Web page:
Why You Should Be A Conscious Consumer

Fast industry has trained consumers to think of clothes, toys, daily use objects and even electronics as disposable. When you can buy an of-the-moment plastic toy for as cheap as R$1,00, it’s very easy to come back in a week to pick up a new one and toss the old one -or even pile up with a bunch of forgotten toys. We now know that this behavior has huge environmental consequences and, if we keep going like this, there won’t be space for life as it is for future generations.

Researches show, only 28% of consumers in Brazil are conscious about what they purchase. Happily, this scenario has been changing: it’s not ‘just’ quality, and environmental waste we should care about. Many consumers are already more concerned about how workers around the world are being selected and treated and the product’s impact on their health.

The plastic, for example, yet cheap, can be toxic; preferring handmade, wooden or organic material can have a great impact on your child’s sensory development. Things we buy consume not just our money and natural resources, but our space, energy and concentration.

Large corporations have made it much easier to distract us with catchy ads, price competition, and/or variety of products. It is so easy to ignore the impacts of your consumption when something is cheaper, widely available, and a lot faster to access, but we are doing a lot for our planet, economy and people when choosing to go green.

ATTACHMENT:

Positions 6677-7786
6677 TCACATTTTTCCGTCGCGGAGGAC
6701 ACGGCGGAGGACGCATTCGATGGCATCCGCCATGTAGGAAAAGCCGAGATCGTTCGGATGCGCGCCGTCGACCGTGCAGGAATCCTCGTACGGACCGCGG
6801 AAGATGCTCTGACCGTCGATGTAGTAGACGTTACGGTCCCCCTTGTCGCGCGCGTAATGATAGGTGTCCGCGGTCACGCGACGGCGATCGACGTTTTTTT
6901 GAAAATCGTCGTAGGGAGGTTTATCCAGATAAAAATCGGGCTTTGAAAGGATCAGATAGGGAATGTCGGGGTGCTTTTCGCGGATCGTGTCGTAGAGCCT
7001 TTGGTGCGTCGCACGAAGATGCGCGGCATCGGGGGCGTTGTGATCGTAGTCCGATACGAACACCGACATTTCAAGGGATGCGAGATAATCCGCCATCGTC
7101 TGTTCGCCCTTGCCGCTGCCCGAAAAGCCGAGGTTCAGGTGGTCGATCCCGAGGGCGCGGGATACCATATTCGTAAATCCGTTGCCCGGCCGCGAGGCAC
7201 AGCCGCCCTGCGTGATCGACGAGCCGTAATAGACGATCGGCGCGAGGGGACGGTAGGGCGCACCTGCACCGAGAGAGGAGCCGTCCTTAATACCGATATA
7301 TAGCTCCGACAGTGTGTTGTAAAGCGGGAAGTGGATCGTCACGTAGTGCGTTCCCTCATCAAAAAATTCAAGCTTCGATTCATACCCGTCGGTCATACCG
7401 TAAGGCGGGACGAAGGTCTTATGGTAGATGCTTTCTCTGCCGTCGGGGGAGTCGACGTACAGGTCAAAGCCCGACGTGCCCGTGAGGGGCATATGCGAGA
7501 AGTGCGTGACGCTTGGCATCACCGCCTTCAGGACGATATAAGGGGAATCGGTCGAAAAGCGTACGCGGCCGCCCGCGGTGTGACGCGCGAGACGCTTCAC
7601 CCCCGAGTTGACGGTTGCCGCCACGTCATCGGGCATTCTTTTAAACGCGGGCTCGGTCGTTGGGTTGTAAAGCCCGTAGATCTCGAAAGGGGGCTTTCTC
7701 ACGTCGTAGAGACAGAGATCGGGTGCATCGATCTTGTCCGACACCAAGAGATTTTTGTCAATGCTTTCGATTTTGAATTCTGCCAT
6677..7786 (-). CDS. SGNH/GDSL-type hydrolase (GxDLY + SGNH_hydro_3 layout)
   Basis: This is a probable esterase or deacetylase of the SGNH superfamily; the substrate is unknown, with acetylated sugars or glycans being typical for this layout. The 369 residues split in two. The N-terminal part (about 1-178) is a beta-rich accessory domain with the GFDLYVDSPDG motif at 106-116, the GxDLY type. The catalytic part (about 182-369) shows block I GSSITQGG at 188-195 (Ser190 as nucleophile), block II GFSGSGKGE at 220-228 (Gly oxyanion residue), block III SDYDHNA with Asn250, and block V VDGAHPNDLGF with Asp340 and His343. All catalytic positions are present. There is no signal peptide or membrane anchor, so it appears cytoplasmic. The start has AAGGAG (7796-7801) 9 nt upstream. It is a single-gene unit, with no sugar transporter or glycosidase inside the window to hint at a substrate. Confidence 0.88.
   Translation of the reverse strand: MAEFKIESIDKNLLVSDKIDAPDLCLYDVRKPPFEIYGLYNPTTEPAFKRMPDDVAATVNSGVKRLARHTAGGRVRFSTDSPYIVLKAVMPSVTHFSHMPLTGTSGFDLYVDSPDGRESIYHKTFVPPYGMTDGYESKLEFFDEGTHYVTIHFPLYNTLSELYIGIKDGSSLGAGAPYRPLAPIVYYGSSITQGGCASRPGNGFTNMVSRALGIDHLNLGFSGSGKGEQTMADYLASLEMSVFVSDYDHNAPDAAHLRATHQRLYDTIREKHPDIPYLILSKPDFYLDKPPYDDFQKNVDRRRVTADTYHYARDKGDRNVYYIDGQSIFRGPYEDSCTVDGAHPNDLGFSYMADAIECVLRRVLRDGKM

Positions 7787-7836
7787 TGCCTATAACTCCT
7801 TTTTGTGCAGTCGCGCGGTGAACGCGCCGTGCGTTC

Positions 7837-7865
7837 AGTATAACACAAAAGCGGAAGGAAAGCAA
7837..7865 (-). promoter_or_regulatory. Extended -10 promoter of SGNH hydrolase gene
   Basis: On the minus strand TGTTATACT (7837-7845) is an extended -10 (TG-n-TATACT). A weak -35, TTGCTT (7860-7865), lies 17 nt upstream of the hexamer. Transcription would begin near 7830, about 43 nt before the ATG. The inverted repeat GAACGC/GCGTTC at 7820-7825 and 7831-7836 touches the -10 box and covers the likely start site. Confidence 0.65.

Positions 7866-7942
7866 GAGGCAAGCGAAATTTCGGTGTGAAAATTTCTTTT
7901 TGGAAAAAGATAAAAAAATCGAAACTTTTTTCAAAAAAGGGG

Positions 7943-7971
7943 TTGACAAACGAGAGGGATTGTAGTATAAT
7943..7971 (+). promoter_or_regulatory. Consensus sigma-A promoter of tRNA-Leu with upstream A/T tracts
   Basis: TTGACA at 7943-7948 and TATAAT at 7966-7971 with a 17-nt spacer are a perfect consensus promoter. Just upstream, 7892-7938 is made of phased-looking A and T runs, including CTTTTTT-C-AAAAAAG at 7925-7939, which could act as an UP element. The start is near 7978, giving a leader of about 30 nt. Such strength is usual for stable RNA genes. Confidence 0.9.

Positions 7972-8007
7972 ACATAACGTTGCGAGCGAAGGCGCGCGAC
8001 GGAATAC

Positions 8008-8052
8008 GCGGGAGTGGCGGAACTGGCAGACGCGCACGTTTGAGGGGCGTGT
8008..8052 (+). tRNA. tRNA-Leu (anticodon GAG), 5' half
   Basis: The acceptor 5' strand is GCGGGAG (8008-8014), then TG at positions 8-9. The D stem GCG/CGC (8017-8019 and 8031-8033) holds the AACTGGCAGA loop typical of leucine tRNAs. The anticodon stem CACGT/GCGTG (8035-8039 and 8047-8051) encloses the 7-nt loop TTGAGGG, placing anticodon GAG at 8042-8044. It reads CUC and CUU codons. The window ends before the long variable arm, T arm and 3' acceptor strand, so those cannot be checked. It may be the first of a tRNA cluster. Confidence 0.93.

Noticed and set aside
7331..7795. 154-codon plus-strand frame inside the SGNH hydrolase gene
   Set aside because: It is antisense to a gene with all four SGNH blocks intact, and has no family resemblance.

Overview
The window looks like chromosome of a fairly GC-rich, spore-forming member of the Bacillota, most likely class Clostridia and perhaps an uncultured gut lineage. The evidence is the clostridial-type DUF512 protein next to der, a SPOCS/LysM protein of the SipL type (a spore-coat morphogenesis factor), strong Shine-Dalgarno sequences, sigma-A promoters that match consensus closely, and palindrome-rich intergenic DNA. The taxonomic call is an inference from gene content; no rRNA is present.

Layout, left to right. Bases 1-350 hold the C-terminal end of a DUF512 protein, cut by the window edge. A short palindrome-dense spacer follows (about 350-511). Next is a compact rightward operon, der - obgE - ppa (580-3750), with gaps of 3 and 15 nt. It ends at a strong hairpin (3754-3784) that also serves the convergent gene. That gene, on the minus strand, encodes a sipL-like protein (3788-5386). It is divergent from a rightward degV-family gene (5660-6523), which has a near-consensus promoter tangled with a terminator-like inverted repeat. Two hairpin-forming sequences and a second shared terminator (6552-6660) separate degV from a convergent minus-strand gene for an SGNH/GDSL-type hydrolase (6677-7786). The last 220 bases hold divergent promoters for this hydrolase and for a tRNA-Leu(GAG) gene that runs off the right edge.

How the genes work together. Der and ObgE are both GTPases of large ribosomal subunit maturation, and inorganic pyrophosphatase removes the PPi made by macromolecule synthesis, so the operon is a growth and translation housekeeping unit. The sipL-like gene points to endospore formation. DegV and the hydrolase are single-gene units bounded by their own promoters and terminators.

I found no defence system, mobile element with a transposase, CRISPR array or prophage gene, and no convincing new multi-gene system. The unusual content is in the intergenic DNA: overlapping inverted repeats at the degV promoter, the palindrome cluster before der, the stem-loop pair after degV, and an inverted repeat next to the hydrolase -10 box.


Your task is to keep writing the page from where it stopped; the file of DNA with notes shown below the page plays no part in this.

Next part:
At Tali and Friends, we take this matter very seriously and are always bringing up discussions related to sustainability and environmental science to our classes. Here are also some things you can do at home too:

  1. Assess the brands in your life (Where does stuff come from? How are they made? What are they made of? Who makes them?);
  2. Go organic, handmade and local. Check at the labels and fairs of your community when buying foods & goodies to your family, and involve kids in this decision. Price of Eco-products are not usually friendly, that’s why the next item is quite important;
  3. Invest in quality instead of quantity in order to avoid waste. When you think of buying something that wasn’t on your list, wait a bit, think if you really need it, and if you already have something that fits the purpose.
  4. Recycle and Upcycle: Before throwing something away in the trash can, just think: Is there anything I need that can be made with this? Is there anyone I know that needs this product?